Essential oil (from the Latin word essentia, "nature of a thing") is a concentrated extract of the aromatic compounds of a plant. It is obtained by steam distillation, CO2 extraction or cold expression of the plant. Distillation, the most popular method of production, involves mixing the plant in water and heating the mixture to form steam. This vapour loaded with essence will then be recovered and cooled to recover the essential oil.
Essential oils and their origins
Aromatherapy as we know it was born in the 1920s thanks to the French chemist René-Maurice Gattefossé.
However, the existence of these plant essences goes back much earlier. In antiquity already, mentions of fragrant and aromatic oils could be found in certain documents.
Egyptian papyrus from 2,800 years ago relates the use of essences and perfumes extracted from aromatic plants in pharmacology and body embalming. At that time, distillation was already used in an ancient form.
But the Egyptians were not the only ones to benefit from the properties of these plant essences. Indeed, Eastern civilisations such as China and India had also integrated them into their daily lives for cosmetic and therapeutic uses.
The benefits of aromatherapy
Nowadays, the benefits of essential oils are no longer doubted. They are useful for treating the small aches and pains of everyday life and for stimulating the immune system, thus playing both a preventive and curative role.
The properties of essential oils are many and varied depending on the plant used and cover a wide range of problems.
Essential oils: their therapeutic properties
The therapeutic properties are the most well known and sought-after. These are natural alternatives to antibiotics from the pharmaceutical industry. For example, we find the following properties:
Antiseptic (fight against bacteria)
Anti-inflammatory (reduces inflammation)
Anti-toxic (acts as an anti-poison)
Analgesic (reduces pain with a sedative action)
Expectorant (helps to clear the bronchial tubes of excess mucus)
Hypo- and hypertensive (regulates blood pressure)
Immunostimulant (strengthens the immune system)
Depurative (purifies the blood)
Digestive (facilitates digestion)
Sedative (reduces stress)
And many others
Essential oils: their cosmetic properties
In addition to their medical effectiveness, essential oils are also widely used in the cosmetic field.
They have, among others, the following properties:
Antiperspirant (against perspiration)
Aphrodisiac (acts on the libido)
Tonic (tones the body)
Healing (accelerates healing)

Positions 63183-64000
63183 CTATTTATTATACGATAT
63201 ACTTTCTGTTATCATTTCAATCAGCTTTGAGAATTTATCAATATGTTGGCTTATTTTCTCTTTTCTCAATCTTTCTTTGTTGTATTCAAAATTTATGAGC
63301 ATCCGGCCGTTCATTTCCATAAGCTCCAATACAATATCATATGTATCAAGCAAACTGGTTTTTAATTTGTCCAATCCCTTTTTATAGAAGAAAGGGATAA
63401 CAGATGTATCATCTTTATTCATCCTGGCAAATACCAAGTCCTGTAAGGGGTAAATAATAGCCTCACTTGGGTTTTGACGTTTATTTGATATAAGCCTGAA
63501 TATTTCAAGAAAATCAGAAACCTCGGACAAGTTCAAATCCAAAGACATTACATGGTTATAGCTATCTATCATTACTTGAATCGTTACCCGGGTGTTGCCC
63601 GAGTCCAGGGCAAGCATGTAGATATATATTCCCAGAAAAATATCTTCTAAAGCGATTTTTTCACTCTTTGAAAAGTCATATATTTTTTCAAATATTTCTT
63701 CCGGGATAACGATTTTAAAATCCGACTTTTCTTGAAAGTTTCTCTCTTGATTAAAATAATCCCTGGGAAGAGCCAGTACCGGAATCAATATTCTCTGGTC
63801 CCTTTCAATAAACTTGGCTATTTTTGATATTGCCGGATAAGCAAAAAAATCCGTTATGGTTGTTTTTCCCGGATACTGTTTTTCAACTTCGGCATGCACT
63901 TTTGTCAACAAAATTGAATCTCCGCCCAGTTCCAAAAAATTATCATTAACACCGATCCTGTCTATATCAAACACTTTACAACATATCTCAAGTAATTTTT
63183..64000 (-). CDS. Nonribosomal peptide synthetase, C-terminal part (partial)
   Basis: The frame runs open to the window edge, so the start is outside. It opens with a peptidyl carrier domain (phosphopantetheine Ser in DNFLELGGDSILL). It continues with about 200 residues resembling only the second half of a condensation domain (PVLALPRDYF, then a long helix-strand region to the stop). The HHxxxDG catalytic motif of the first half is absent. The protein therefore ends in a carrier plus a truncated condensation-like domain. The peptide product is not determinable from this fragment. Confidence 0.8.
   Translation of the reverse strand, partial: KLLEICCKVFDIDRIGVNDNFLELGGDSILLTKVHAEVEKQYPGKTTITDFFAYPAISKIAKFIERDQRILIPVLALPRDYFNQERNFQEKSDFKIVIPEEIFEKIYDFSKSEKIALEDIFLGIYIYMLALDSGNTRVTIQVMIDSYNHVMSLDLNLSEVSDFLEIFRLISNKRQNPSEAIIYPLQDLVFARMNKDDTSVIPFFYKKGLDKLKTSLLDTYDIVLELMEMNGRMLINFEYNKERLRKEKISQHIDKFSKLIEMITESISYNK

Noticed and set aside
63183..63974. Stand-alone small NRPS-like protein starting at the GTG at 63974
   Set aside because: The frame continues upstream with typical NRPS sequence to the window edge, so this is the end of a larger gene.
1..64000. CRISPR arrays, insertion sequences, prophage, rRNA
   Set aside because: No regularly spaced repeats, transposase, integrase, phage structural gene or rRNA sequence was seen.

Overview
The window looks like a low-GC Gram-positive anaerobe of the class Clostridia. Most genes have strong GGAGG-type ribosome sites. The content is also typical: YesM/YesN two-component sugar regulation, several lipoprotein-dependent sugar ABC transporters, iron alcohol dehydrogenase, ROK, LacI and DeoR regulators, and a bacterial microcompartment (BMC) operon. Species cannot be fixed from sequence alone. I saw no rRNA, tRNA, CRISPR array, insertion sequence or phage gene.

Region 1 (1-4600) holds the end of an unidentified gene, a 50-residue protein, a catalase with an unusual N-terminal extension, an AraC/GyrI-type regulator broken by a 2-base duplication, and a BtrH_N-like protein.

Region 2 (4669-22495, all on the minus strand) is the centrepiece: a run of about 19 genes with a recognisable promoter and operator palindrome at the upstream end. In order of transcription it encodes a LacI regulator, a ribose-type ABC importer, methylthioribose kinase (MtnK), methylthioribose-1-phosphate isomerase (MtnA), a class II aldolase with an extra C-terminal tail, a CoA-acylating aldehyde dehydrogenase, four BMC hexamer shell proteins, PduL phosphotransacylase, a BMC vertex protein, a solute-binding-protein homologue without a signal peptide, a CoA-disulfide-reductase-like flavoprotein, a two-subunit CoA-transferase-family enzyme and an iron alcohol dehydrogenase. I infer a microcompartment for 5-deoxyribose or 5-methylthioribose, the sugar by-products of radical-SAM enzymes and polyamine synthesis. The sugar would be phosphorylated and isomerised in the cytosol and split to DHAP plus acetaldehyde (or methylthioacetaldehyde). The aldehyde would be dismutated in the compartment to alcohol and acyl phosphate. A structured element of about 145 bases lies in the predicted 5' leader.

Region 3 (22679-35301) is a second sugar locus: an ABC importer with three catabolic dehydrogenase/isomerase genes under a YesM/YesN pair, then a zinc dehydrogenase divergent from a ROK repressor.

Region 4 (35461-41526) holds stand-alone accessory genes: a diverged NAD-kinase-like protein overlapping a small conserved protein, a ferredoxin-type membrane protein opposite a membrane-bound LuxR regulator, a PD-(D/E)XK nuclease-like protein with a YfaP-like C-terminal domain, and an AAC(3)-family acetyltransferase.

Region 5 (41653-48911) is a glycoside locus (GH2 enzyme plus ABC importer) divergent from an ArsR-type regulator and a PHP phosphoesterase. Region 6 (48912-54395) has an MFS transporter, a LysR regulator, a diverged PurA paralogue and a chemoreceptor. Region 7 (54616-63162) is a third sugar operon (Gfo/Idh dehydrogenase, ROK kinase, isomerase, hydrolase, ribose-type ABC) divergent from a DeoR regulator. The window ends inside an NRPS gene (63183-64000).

Deodorant (reduces odours)
Guide to the use of essential oils
You can enjoy the benefits of aromatherapy but not just any way! It is important to know the precautions for use before starting to use these vegetable oils. Indeed, aromatherapy is not considered to be an alternative medicine and self-medication can be dangerous. Not all essential oils have the same instructions for use and while some can be ingested and incorporated into food, others are reserved for diffusion or skin application.
Certain rules must be observed for safe use.
Always look at the instructions for use before use!
The use of essential oils must be moderate and is always counted in drops, never in spoons. It is preferable not to exceed 3-4 days of use without medical advice.
During pregnancy and breastfeeding it is recommended not to use essential oils without medical advice.
Do not administer essential oils to children without a doctor's approval.
Do not use essential oils in people with allergies, asthma, hypersensitivity to essential oils and people with a history of epilepsy or convulsions. For those with allergies, it is recommended to carry out a preliminary test before use.
Avoid contact with the eyes, nose, ear canals and ano-genital areas.
In case of accidental absorption, call the Poison Control Centre directly. Never drink water!
Essential oils are not meant to be injected.
It is important to wash your hands after any skin application.
Essential oils are not water-soluble. They do not dissolve in water. Be sure to dilute them first (in liquid soap, vegetable oil, cream).
Make sure to close the bottles tightly and keep them out of the reach of children.
The shelf life of essential oils is generally 5 years but some of them have a shorter shelf life.